The Yemeni authorities have frozen the assets of individuals and organizations suspected of links with terrorism, whose names appear on lists drawn up by the United States, a Yemeni official said Sunday October 14.
The official said on condition of anonymity that "the authorities have frozen the assets of certain individuals and organizations whose names feature on a list supplied recently by the American authorities, in the context of the efforts being undertaken by Yemen to fight terrorism."
He also said "the Yemeni authorities are also looking into the assets of individuals and businesses suspected of having ties with terrorists, with a view to freezing them if they find evidence of involvement in deals with terrorists or terrorist organizations, or directly involved in terrorism."
Their names are on lists of people, organizations, charities and companies suspected of links with terrorists supplied by Washington, whose financial assets in the United States were frozen after the September 11 attacks in the United States. Washington called on all governments to take similar steps and threatened to freeze US-based assets of foreign banks that refused to cooperate.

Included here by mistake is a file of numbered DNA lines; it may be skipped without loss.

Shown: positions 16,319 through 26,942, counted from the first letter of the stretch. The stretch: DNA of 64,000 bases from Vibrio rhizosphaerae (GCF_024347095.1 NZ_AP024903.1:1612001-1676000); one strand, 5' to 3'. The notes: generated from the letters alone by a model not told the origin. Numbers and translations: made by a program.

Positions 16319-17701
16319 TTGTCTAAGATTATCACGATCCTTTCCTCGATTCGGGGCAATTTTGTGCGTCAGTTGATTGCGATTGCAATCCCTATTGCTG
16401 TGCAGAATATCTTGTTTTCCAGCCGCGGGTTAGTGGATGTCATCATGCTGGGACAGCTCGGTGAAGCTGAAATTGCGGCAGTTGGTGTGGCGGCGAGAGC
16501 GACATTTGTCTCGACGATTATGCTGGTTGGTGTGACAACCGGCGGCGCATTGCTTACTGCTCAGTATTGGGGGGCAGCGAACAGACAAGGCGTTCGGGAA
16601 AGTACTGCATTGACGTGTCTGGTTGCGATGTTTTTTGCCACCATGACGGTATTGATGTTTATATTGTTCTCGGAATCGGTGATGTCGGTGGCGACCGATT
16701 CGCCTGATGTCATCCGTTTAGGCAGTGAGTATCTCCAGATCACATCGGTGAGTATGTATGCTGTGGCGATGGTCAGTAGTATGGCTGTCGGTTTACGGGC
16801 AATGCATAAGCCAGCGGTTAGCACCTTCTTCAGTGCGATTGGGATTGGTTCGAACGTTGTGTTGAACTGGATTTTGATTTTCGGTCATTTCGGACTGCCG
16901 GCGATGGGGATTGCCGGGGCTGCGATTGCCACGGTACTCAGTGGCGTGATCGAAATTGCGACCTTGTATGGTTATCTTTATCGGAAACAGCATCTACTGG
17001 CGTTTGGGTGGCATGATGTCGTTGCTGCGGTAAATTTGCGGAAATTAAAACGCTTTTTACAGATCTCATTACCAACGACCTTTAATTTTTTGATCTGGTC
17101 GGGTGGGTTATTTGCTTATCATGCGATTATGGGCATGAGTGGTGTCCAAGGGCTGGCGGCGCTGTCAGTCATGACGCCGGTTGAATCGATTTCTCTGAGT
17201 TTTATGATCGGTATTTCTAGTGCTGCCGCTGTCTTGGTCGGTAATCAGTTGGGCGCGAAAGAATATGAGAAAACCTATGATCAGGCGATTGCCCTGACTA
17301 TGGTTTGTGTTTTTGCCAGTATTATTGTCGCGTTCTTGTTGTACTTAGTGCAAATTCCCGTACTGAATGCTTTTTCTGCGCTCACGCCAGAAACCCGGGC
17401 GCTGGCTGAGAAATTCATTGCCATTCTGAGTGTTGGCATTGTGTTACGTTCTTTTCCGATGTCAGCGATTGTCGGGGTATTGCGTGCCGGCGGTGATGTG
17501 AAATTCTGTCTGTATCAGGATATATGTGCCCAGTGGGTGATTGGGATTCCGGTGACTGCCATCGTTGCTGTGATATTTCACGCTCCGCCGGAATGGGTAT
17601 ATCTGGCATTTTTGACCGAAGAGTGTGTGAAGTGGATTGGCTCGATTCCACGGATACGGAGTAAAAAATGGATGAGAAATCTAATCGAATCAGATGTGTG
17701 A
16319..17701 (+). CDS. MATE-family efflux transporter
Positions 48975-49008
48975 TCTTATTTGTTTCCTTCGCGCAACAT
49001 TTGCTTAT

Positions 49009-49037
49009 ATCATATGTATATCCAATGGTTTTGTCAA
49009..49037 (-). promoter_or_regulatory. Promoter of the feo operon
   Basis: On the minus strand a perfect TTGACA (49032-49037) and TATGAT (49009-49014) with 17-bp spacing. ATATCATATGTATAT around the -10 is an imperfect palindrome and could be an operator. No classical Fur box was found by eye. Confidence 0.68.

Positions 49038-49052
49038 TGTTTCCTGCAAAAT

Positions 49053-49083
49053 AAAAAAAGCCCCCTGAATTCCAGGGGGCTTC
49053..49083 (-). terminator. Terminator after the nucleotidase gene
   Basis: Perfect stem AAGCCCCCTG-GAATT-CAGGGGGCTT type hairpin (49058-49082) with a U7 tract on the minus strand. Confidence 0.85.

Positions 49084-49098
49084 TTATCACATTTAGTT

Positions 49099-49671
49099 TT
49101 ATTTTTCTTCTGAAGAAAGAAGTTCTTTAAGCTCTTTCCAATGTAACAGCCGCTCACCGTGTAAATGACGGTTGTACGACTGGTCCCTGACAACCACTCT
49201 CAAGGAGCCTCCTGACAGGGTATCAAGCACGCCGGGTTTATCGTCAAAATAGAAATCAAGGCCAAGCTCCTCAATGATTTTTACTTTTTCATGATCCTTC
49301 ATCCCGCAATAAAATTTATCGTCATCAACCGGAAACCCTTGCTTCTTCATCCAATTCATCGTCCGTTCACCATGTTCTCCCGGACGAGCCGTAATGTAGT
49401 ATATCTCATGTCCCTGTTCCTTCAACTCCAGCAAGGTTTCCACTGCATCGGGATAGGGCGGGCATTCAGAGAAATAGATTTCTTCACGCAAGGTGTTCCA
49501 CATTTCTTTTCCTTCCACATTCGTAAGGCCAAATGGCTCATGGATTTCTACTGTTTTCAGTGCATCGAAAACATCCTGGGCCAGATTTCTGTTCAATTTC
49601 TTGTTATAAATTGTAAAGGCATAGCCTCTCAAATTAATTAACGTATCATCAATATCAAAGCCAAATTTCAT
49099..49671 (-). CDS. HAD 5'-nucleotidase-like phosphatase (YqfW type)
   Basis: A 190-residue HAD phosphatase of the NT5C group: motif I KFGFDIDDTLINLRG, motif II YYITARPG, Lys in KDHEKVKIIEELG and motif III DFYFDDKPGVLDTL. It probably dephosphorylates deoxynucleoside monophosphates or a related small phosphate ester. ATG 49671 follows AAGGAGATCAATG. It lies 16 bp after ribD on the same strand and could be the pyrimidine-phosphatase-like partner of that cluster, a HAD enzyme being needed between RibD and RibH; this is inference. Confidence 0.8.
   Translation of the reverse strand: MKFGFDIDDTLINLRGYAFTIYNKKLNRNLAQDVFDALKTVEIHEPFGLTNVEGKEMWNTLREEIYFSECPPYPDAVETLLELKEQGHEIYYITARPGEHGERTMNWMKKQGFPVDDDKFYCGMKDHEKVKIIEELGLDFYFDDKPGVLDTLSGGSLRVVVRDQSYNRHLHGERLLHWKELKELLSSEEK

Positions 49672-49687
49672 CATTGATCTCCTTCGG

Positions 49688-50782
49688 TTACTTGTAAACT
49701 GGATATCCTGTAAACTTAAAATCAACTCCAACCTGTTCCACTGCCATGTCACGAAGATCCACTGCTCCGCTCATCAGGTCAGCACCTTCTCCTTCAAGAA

According to a police source, "the investigations have so far not thrown up any evidence of links between any of these individuals or companies and terrorism." A total of 66 people and organizations -- of which 39 names were published Friday -- are suspected of links with terrorism.
Among the names listed, there are Yemeni-based honey dealers, who appear to have links with the Al-Qaeda organization of Osama Bin Laden -- Al Nur Honey Press Shops, otherwise known as Al Nur Honey Center, and Al Shifa Honey Press for Industry and Commerce.
The New York Times, quoting US officials, said Thursday that Bin Laden has been operating a honey distribution network in the Middle East and Pakistan, which serves as a cover for arms and drug dealing. The paper said that Yemen, which produces some of the best honey in the Middle East, was the main distribution center for his operation. — (AFP, Sanaa)
© Agence France Presse 2001
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